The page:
Alternatively, ingress controllers such as Traefik, Gloo Edge or others introduced their own set of CRDs to overcome that issue.

kind: IngressRoute
  name: testName
  namespace: default
    - web
  - kind: Rule
    match: Host(``)
    - name: middleware1
      namespace: default
    priority: 10
    - kind: Service
      name: foo
      namespace: default
      passHostHeader: true
      port: 80
        flushInterval: 1ms
      scheme: https
          httpOnly: true
          name: cookie
          secure: true
      strategy: RoundRobin
      weight: 10
    certResolver: foo
    - main:
      name: opt
      namespace: default
    secretName: supersecret

While this works to enable users, it's by far not optimal. This not only entails some sort of vendor lock-in, but it also means dropping out of usability with various community-maintained tools within the ecosystem, since those tools do not necessarily understand vendor-specific resources.

The Gateway API addresses this issue effectively. Apart from fulfilling core routing requirements, the Ingress API's permission model proves inadequate for practical usage. The Gateway API significantly enhances the permission model by introducing a new API layer (Routes), which segregates tasks associated with different personas involved in managing the cluster's lifecycle. Also, the number of open-source projects supporting Kubernetes Gateway API is growing rapidly, creating a robust open ecosystem for features and capabilities for Gateway API users.


Since Gateway API by itself has more layers, the structure looks a little different:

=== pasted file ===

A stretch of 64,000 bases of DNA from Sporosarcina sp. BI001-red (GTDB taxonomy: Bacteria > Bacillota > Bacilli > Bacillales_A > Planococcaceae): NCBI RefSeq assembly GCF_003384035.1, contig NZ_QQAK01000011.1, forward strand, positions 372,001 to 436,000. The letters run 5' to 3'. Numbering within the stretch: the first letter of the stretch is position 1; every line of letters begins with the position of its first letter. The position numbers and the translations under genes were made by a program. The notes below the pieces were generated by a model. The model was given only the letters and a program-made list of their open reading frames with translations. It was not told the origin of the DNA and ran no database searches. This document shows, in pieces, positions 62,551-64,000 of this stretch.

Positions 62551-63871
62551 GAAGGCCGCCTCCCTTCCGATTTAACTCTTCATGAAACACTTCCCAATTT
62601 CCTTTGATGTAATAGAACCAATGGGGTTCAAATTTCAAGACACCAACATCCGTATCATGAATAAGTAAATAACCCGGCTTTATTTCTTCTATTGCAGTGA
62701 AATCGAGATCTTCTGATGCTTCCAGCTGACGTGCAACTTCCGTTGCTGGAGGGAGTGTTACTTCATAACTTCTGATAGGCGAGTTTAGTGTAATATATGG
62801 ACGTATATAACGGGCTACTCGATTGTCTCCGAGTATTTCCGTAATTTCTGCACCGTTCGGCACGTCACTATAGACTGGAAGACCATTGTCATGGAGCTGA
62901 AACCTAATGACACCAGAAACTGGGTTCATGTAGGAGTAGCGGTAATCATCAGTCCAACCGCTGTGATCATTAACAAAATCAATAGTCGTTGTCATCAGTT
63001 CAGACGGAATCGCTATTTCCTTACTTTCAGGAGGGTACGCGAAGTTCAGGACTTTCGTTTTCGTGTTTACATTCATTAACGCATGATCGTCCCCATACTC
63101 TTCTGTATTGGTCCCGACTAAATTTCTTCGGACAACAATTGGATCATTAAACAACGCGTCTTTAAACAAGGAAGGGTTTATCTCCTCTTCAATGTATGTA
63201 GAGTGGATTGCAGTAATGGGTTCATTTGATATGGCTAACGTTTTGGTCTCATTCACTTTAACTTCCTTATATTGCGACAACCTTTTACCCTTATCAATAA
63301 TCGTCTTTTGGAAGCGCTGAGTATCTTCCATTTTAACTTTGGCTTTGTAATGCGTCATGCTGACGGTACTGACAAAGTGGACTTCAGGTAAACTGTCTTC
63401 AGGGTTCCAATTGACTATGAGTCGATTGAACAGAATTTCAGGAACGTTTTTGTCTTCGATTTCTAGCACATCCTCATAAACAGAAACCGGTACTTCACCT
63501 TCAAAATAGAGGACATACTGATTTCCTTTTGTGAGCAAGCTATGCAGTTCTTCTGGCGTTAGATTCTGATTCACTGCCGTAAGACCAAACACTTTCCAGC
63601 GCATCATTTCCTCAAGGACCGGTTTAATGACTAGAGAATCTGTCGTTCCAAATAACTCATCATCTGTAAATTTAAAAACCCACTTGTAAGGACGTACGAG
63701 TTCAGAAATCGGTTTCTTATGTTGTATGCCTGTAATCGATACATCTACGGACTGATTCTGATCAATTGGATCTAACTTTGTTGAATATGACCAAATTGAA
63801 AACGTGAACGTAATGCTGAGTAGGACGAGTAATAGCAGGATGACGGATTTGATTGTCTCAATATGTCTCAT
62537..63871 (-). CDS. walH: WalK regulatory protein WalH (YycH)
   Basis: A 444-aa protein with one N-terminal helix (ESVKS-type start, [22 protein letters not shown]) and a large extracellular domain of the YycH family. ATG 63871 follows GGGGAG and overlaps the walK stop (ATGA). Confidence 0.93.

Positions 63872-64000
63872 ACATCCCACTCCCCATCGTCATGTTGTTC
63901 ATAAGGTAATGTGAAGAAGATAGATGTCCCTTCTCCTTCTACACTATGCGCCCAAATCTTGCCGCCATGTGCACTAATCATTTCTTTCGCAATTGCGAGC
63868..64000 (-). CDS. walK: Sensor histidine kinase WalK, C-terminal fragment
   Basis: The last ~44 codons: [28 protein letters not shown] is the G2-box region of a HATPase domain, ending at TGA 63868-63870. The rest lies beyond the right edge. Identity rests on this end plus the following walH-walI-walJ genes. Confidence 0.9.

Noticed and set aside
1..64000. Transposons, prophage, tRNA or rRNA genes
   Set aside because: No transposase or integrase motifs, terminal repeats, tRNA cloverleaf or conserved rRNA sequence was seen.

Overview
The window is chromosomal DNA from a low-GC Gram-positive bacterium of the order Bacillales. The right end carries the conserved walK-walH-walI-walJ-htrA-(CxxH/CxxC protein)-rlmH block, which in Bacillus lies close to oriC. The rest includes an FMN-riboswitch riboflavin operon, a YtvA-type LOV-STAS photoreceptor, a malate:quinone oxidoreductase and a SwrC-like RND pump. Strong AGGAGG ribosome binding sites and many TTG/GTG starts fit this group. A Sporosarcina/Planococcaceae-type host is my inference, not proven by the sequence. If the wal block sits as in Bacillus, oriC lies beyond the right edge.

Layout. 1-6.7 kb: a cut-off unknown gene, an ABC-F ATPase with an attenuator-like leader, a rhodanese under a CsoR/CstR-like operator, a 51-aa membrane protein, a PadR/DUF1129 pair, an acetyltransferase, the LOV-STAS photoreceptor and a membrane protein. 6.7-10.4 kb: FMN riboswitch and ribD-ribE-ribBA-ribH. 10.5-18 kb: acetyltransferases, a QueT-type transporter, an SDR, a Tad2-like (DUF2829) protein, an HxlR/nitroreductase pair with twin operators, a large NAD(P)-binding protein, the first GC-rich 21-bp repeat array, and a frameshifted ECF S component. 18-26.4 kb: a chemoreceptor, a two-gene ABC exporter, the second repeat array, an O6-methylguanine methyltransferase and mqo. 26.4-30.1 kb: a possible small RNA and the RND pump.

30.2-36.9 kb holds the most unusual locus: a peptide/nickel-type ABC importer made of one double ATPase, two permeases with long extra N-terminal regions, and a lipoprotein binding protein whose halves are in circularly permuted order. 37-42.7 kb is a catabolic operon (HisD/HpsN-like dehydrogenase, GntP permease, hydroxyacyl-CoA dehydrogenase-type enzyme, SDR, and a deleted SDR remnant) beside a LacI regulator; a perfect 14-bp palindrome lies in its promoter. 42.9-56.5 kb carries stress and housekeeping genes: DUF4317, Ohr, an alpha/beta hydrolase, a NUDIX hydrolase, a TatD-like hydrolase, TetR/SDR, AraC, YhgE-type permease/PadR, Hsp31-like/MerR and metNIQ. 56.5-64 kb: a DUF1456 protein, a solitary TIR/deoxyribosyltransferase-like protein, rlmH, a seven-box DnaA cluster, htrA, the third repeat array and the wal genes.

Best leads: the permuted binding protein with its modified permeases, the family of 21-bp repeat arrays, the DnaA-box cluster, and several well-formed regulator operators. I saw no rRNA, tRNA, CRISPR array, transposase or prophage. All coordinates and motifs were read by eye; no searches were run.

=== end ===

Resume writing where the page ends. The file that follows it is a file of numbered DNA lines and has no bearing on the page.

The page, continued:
This separation allows for a very role-oriented design allowing multiple personas to fulfill their relevant use cases.

Through the separation of Gateways and Routes, operators still have full control of very common settings such as TLS while individual development teams can fully focus on their routing needs.

In terms of routing, the Gateway API brought about significant enhancements to the Ingress API across various topics. One notable improvement is the introduction of separate APIs for Routes. By dissociating routes from the ingress, the Gateway API enabled the incorporation of multiple route types (Layer 4 and Layer 7 such as HTTP), paving the way for the future introduction of additional routes. As of now, the Gateway API supports the following route types (with varying levels of maturity, as denoted in parentheses):

  • HTTPRoute (v1)
  • GRPCRoute (v1alpha2)
  • TLSRoute (v1alpha2)
  • TCPRoute (v1alpha2)
  • UDPRoute (v1alpha2)

In addition to these Routes, the Gateway API has added brand-new routing capabilities to enable users.